August Postcard Poetry Festival 2018

Now that we’re safely within the borders of September, I can talk a little about this year’s August Postcard Poetry Festival. It was the twelfth year of the festival, spearheaded by Paul E. Nelson, and my fifth year of participating. This year, nine groups each with thirty-two plus participants from all over the world spent the month writing poems and sending them to others via a postcard. Some make a point of writing directly and spontaneously on the card, others select special cards to trigger their words or respond to poems sent to them, some spend time making cards to send out.

In the past I have chosen a theme or a poetic form for month-long projects like this. I often use my own photos or scanned images of my watercolors, but also use commercial cards, often funny, never related to the day’s poem. I do make a point of writing every day since to me this, along with the poetry itself, is the point of it – to write a poem every day and to send it out in the world to someone I probably don’t know and who will probably not comment past letting me know it arrived. I like this concept of putting a card/poem in my mailbox-outbox and finding the card/poem of others there. How brave it can seem to show someone a new poem, tempered only by the rough handling of the US Postal Service over a couple of days! This year I did have a theme of “ephemeral” in mind but it wasn’t always the topic. I often make a list of prompt words or ideas before the month begins to help me out on “stuck days”. At least once or twice in a month I have to write a second poem either because what comes out is totally non-postcard-sized or because it’s a little too raw or personal and I’d prefer to let it sit a day or two before sending it out. Sometimes those go out anyway.

My habit is to write the card itself at night and often the poem is written then too. This year I have taken to carry a tiny notebook in my pocket and jotting down the stray phrase which may become a later poem. I find if I don’t capture those either on my phone or in the notebook that they vanish as quickly as they arrive. In past years I’ve written the poem at lunchtime which gave me a sense of having done something productive that day but this year my lunchtimes were more about news and response. I did make a point of thinking about the poem-to-come on my ride home after work. Many nights I walk out to the mailbox very late at night and put in my card for pickup. It’s often a nice break to go out in the cooler night air and a chance to see the stars.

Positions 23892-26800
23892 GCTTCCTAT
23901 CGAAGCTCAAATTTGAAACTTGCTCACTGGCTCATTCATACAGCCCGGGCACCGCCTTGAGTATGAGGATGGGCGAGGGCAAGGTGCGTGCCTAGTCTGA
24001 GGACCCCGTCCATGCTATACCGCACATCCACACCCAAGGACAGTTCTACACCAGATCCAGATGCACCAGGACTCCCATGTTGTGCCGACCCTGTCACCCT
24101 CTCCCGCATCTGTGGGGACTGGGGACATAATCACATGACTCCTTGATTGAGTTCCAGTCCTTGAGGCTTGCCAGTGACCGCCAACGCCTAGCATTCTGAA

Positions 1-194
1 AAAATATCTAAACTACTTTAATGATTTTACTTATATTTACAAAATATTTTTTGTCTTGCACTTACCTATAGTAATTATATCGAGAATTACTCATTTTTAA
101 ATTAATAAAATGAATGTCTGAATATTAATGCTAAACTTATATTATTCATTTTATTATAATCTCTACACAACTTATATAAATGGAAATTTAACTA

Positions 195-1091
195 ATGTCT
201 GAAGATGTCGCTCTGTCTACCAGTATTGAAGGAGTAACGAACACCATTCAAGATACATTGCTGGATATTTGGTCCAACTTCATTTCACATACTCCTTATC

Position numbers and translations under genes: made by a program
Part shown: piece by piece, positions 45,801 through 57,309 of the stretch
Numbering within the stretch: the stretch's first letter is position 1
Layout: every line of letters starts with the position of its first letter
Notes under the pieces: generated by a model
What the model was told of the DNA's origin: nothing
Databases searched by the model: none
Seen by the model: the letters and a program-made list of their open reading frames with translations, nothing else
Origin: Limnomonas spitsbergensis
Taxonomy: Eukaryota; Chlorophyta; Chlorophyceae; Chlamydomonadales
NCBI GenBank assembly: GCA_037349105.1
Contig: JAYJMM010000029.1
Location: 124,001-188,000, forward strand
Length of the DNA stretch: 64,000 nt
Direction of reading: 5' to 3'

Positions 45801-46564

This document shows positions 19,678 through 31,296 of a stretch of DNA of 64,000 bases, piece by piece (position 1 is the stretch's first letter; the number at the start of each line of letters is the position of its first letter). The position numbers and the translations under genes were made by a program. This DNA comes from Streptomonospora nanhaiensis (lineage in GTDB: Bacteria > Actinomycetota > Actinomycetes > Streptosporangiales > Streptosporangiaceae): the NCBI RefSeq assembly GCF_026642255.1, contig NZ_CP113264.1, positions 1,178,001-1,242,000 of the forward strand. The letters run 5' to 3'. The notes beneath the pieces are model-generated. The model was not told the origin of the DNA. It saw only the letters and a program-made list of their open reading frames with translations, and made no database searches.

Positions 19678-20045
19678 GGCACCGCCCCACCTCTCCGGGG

In the end, it’s the dailiness of the writing that is appealing and useful. The prospect of finding mail in my mailbox and being part of this circle of folks who are all doing the same thing is energizing and focusing. I love finding cards in my mail and like going back during the month to read them again.

When I sign up and get my group list, I convert it to a spreadsheet which lets me check off the ones I’ve sent. Being someone who would do that, I allow myself to check off the ones I’ve received too. Not because I worry about what I get or don’t – it’s just a Virgo bean-counter sort of thing. I used to scan my cards but now I take a photo front and back to document the final words and the card I used. If someone doesn’t get a card I send them the digital version. The cards I’m planning to send live in a little ziplock bag with stamps and gradually get replaced by cards that have landed in my mailbox.

In the past few years I’ve created a special August 31st card with its own poem. Last year I did a special eclipse edition instead. I share those with some who aren’t on the APPF list too, like my mail folks. I like the notion of this wave of cards going out in many directions all at once.

Yesterday I went through the two shoeboxes of cards and photos and saw I had more stamps stashed than I remembered. I have enough cards to hold me through a few more festivals! That didn’t stop me from placing an order for new postcard backs because I’d need them to use with the photos already printed and those to come. (it said I’d ordered 300 last year…). There’s another box that is just received cards. Future archivists, have a field day!

Tuesday This and That and the Other and Words

Today was my day off and I’m sure I could have found a lot of useful things to do, but oh well. I got some coffee and then I found a place to sit and sat and wrote for a long time. I piled up a lot of words. I was pooped at the end but I got a lot of story told.

Then I came home, and having gotten a new postcard, I sat down to add it to my little pile of postcards and to put a tick by the senders name. I’m not all weepy about getting or not getting cards but it’s always nice to get one and being that I check off my own cards as I send them out I just do the same for the incoming cards. Anyway here are the cards in the pile at the moment:

Monday at work, while waiting for someone to show up for a class, my coworker handed me an iPad Pro and said here, draw something. So I did.

This was the sky I saw tonight.

And finally (see what happens when you spend too much time stringing words together?) awhile ago I bought two of these fine Palamino Blackwing pencil sharpeners. They’re designed to put a looooong point on the working bit of the pencil. The bit that’s known as “the lead”. The second one I bought the nice young woman at the art supply store told me, very excitedly, about how the inside held two more blades. Now I don’t really know where I’d easily get more blades but I’ll worry about that when the time comes and I have to start replacing blades.

However, when emptying the trimmings of my fine pencils (I sharpened all my drawing pencils from HB to 6B the other night) tonight I noticed this message inside. I don’t think it wants me to stop sharpening my pencils… but now I might have to do a little more research.